methodology, which blended extensive archival research with innovative readings
of visual propaganda like posters, photos, and cartoons sprinkled throughout the book.
Margaret Kuo’s study offers a fascinating history of marriage and divorce during China's Republican era in early twentieth century. The empirical core of her study—built on more than 400 cases from the 1930s and 1940s—enables Kuo to amplify the “voices” of litigants, understand ordinary grievances, and trace the contours of an emerging “rights consciousness.” New laws of the Republic did not completely realize the stated aims of their drafters to dismantle Chinese patriarchy or emancipate women. Yet new laws did create liminal openings for women litigants to leave unhappy marriages or challenge abusive husbands. As Kuo shows, many women cannily appropriated new legal language in framing their lawsuits or resorted to creative litigation strategies to win favorable outcomes. Scholars looking for comparative legal histories of marriage, family, divorce, gender relations, and legal consciousness will be well-served by looking at Intolerable Cruelty.Land of Strangers: The Civilizing Project in Qing Central Asia by Eric Schluessel
I usually do not recommend books that I have not read myself, but I will make an exception for this one. Friends have raved about Eric Schluessel’s Land of Strangers—even before it was recently awarded the John K. Fairbank Prize from the American Historical Association. It is easy to see why. Land of Strangers presents an ambitious history of how the Qing empire remade its western frontier and explores the instrumental role of law in this “civilizing project.” I just added it to my reading list, and I expect many others will do so too.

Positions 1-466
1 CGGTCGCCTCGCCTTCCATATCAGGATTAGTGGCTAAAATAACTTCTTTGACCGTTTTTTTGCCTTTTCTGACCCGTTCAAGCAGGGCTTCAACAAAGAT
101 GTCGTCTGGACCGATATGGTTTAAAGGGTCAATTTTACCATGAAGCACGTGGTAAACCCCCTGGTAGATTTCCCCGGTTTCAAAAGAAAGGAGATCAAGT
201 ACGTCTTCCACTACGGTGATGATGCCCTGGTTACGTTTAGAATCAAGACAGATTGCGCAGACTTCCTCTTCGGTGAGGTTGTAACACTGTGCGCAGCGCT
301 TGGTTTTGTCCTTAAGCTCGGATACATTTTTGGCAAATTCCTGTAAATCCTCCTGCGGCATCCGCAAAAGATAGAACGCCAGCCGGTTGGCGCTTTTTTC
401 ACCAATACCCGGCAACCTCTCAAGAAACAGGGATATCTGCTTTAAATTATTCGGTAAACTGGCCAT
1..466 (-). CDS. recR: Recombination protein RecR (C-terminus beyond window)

China’s War on Smuggling: Law, Economic Life, and the Making of the Modern State, 1842–1965 by Philip Thai
I promised five titles, but I will abuse my prerogative as guest blogger to add my own book to the list! I hope readers concerned with questions of law and state-building; law and economic life; and, yes, law and criminality will find this book of interest. A paperback edition is coming out this December, and I hope this will make China’s War on Smuggling more financially justifiable for instructors to assign in their courses.
It was a true pleasure to use this platform to speak to my fellow legal historians. Once again, I am grateful to Mitra Sharafi for her invitation to serve as guest blogger. During the past year and a half, I have been focused on staying safe, getting on with life, and caring for my newborn son. Legal history was—sadly but unsurprisingly—not something to which I had given much thought amidst the chaos. Yet writing for the blog has served as a welcomed return to an old subject. It helped me reflect on the state of the field and remember how legal history has been intricately tied to my own intellectual journey. It was nice to think more about the scholarship that originally ignited my passions and less about the challenges of pandemic life, if only for a moment.
The last conference I attended prior to the outbreak of the pandemic happened to be ASLH Boston in November 2019. I am still unsure when I will return to the conference circuit again, but I eagerly look forward to seeing everyone soon! Please take care and stay safe.